COVID-19 worsens antibiotic resistance

Tristan Manalac
28 Oct 2022
COVID-19 worsens antibiotic resistance

While rare, infection with antibiotic-resistant gram-negative bacteria (AR-GNB) following a positive COVID-19 diagnosis is more severe and often results in worse outcomes, according to a study presented at the recent Virtual ID Week 2022.

The study included 3,904 patients with AR-GNB infections, of whom only 4 percent (n=163) had a preceding positive COVID-19 test. Specifically, 85 of these infections were extended spectrum beta-lactamase-producing Enterobacterales, 70 were carbapenem-resistant Enterobacterales, and eight were carbapenem-resistant Acinetobacter baumannii. Time from the COVID-19 test to AR-GNB culture took a median of 20 days. [ID Week 2022, abstract 86]

Patients who had COVID-19 before their AR-GNB infections were more likely to be 65 years or older (62 percent vs 52 percent; p=0.0139) and have had prior healthcare exposures (63 percent vs 49 percent; p=0.0003). Indwelling devices were also significantly more common in these patients (51 percent vs 28 percent; p<0.0001).

In terms of clinical measures, patients with prior COVID-19 were also more likely to have bacteraemia (24 percent vs 11 percent; p<0.0001) and pneumonia (6 percent vs 1 percent; p<0.0001) and to be hospitalized at the time AR-GNB was cultured (67 percent vs 36 percent; p<0.0001).

“This underscores the need for continued infection prevention and control practices and monitoring of these infections during the COVID-19 pandemic,” the researchers said.

Multidrug-resistant coinfection

In a separate study also presented at the Virtual ID Week 2022, researchers investigated the risk factors that could predispose COVID-19 patients to coinfection with multidrug-resistant organisms, drawing data from Veterans Affairs hospitals.

The retrospective cohort analysis included 33,383 patients with confirmed COVID-19 tests and ran from 1 March 2020 through 31 May 2022. Coinfection was the primary outcome of interest. Cases were classified as hospital-onset when they occurred >2 calendar days after admission and as community-onset if the infection arose within 2 days of admission.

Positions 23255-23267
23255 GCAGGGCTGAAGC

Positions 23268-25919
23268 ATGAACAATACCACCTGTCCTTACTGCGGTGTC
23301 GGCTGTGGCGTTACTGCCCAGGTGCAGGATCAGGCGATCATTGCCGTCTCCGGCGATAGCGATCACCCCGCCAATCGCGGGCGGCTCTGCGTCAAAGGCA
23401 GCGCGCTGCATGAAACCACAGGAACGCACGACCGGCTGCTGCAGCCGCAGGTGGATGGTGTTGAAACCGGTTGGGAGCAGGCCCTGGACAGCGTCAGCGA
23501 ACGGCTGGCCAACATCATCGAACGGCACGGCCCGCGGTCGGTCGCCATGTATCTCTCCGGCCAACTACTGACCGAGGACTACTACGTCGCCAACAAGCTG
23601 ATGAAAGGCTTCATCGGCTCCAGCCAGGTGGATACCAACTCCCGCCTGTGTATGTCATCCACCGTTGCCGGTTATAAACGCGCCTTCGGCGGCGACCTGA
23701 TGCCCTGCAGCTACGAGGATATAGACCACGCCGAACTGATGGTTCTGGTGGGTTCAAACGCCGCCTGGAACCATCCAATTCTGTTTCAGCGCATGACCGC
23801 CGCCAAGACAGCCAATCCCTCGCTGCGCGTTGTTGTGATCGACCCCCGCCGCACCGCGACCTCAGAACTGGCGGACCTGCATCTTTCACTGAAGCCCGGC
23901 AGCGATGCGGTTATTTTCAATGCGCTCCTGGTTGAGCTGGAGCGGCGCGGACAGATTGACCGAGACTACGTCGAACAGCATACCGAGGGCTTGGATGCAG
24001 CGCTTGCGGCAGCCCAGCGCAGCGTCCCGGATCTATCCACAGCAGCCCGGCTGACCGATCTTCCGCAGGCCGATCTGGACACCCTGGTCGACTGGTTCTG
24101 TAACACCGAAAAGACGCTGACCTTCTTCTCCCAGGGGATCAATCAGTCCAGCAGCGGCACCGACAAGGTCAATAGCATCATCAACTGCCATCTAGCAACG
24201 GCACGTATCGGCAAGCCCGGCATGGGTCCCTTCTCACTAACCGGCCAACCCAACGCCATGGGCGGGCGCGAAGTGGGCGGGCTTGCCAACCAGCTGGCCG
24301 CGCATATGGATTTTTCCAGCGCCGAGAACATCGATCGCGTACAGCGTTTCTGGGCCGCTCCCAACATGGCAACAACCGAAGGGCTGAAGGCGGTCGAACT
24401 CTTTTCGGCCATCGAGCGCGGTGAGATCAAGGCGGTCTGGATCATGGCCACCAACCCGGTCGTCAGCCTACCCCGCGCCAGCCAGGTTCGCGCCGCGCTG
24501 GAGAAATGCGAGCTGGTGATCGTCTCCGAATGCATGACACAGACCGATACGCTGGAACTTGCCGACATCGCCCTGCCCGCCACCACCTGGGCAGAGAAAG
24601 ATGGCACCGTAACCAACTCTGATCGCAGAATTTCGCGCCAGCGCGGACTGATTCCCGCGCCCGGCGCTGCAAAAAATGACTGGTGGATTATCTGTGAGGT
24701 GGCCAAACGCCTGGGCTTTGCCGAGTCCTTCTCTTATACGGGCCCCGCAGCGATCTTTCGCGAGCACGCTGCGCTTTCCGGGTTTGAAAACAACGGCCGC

Statistical analyses were carried out in two stages, first focusing on individual-level factors before assessing facility-level correlates of coinfection risk.

Mixed effects logistic regression analysis revealed that patients on medication for ventilator induction were nearly three times more likely to have multidrug-resistant hospital-onset coinfections (odds ratio [OR], 2.9, 95 percent confidence interval [CI], 2.2–3.9).  [ID Week 2022, abstract 787]

Similarly, norepinephrine treatment (OR, 1.6, 95 percent CI, 1.2–2.2) and receiving antimicrobial therapies for gram-positive bacteria (OR, 4.5, 95 percent CI, 3.6–5.6) were associated with higher odds of hospital-onset coinfections. Homeless participants also saw an excess risk of this outcome (OR, 1.5, 95 percent CI, 1.1–2.0).

Meanwhile, community-onset coinfection was significantly predicted by being admitted into a facility with high Clostridioides difficile infection rates (OR, 1.14, 95 percent CI, 1.11–1.18).

According to the researchers, aside from basic sociodemographic factors, predictors of hospital- and community-onset coinfection with multidrug-resistant microbes are distinct in patients with COVID-19. “Further work is needed to better understand the risk factors for coinfection,” they said.

Editor's Recommendations